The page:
Open-source library systems such as Koha and Evergreen give libraries large and small an alternative to having for-profit corpo-rations control their local systems. Learn how three New England states are making open-source solutions available throughout their states. State library officer panelists include Diane Carty from Massachusetts, Martha Reid from Vermont, and Michael York from New Hampshire.
- It’s a rural state – only 18 out of 183 libraries serve communities greater than 10,000
- VT’s state-wide and ILL catalog is Sirsi, which is no longer supported (and not liked by users), so open source presents an opportunity to do better
- ILL is important because if people only have access to the collection in their small rural library, they’ll stop using the library
- a better state-wide catalog opens the potential for a state-wide card for borrowing items and using electronic resources – however, some libraries are worried about the demand this might generate (and send their items elsewhere), and other libraries worry about lost revenue from charging out-of-town patrons for use
- VT is currently running a Koha pilot with five libraries
- Highly populated and organized/automated state, with 9 library networks
- Three networks applied for and earned an LSTA grant for collaborating on catalog software
- This is called MassLNC, uses Evergreen – after grant money was spent, the program is funded by contributions from the three networks (has one employee, the MassLNC Coordinator)
First card-based union catalog started in 1932, centralized at the state library and offered phone-based ILLs to NH libraries – replaced in 1984 with NAIS automated statewide system, using LS/2000 from OCLC; then migrated to Gaylord product then to SirsiDynix, which included 234 publics and 600+ school libraries – this used a “node” system of co-op areas, and GMILCS, which serves NH’s population centers, is the only one left (others never achieved critical mass of population). The failure of other nodes led to individual libraries buying “playschool” versions of ILSs, which makes participating on a state level now difficult, because those very basic ILSs don’t support interoperability. Starting looking at open source, and decided to go outside the regular state government system (because of how slow and “no you can’t do that” it was – using the Park Street Foundation in Concord as funding agent for open source software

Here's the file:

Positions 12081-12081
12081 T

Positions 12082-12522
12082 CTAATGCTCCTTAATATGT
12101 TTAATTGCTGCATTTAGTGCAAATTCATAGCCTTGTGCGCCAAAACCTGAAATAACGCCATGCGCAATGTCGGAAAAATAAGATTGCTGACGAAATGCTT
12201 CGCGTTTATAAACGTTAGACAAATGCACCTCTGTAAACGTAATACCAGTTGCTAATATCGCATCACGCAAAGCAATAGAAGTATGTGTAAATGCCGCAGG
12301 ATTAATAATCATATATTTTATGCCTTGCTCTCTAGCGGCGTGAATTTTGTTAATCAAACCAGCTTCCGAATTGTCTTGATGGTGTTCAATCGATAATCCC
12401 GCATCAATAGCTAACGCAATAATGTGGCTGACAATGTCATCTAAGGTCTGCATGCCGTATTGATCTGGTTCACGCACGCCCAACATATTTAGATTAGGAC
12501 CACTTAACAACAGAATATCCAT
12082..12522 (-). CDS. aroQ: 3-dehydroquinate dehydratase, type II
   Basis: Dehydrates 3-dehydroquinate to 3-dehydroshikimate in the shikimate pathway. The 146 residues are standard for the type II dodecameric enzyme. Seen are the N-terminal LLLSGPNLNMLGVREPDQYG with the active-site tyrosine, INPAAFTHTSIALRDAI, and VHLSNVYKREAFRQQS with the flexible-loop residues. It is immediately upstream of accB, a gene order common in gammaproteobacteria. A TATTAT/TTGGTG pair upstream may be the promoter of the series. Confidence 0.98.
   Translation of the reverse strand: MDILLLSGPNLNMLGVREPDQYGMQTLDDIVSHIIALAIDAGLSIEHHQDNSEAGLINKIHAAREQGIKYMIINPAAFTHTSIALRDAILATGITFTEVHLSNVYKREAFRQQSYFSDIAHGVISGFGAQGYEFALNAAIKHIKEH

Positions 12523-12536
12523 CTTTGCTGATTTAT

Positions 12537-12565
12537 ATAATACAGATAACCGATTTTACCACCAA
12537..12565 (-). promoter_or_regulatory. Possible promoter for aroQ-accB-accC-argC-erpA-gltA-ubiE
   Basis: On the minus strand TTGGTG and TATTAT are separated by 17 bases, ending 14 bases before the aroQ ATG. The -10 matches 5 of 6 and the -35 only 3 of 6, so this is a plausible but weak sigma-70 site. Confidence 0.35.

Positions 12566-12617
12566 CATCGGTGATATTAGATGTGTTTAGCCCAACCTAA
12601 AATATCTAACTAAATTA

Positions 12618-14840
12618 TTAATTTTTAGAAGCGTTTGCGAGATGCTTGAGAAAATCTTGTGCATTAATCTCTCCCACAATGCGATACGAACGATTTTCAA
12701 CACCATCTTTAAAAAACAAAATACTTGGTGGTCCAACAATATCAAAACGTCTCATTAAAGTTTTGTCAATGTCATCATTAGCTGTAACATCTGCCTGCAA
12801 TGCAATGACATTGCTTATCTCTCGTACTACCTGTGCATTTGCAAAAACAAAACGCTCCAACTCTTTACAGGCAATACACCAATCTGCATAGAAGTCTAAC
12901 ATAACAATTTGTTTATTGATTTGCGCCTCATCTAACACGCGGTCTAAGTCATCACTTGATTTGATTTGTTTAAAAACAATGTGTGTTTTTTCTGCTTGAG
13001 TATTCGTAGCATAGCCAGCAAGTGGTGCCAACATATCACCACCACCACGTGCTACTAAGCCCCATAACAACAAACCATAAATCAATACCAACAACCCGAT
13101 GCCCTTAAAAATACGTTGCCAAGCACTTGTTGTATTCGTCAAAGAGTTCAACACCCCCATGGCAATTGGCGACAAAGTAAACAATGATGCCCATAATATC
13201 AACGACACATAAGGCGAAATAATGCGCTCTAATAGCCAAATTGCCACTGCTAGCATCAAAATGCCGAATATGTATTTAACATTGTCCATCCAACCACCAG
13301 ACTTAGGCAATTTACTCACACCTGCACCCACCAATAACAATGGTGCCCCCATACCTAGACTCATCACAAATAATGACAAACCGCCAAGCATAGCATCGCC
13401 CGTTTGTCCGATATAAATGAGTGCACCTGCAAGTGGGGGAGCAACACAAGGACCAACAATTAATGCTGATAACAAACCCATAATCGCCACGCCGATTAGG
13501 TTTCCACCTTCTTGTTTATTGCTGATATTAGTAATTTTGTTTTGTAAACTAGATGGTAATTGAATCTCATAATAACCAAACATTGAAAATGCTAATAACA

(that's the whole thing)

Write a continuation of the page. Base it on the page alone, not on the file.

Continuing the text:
Why Open Source?
- It gives libraries control, and lets them collaborate together and with the larger open source community, and there is a cost savings
- you can use a single-service vendor (hardware, software, networking), instead of different vendors who never own (or fix) problems but just blame it on another vendor
- libraries can identify the most important shortcomings, and devote development dollars directly to it
DIY or Vendor Support?
NH: uses ByWater Solutions – vendors have expertise that local support might not have, and it’s outside the state’s requiring justification for every change. As for the privacy of data in the cloud, that ship has sailed – no one has privacy or security anymore
VT: initially chose Evergreen because their evaluation determined it was the better option, but then switched to Koha because so many VT libraries were already using it. They first tried to hire new state employees to support the project, but couldn’t fit them into the budget, and then approached the state IT department and UVM but they weren’t interested, and so ultimately went with ByWater because that is who the VT libraries were already using. VT also used MARChive as a one-time records cleanup
MA: MassLNC contracts primarily with Equinox, but also does local development with network staff. This required a clear conflict of interest policy, to make sure network developers weren’t contracting on the side for projects they should be doing on network time. MassLNC and networks also have centralized bug reporting and development ideas tools
What is the future?
NH: Offer state-wide resources, but local areas can supplement these services with additional resources that are important to them (such as more frequent van deliveries, etc). Probably not a state-wide library card system – that was tried 1973-75, but stopped because it didn’t compensate lending libraries for lost access to their own material
VT: still have 30+ libraries not automated or using basic ILS (such as LibraryWorld), which need to be helped to connect to the rest of the libraries in the state. State-wide program is called Catamount, and VOCAL(?) is an existing network of about 50 libraries. One big need is to start a state-wide delivery system – current ILL is about 100,000, which is small because patrons cannot initiate ILL requests
MA: goal is to develop MassLNC into a state-wide catalog, with a common state-wide library card, with the minimum goal to get everyone on the same software and improve accessibility to all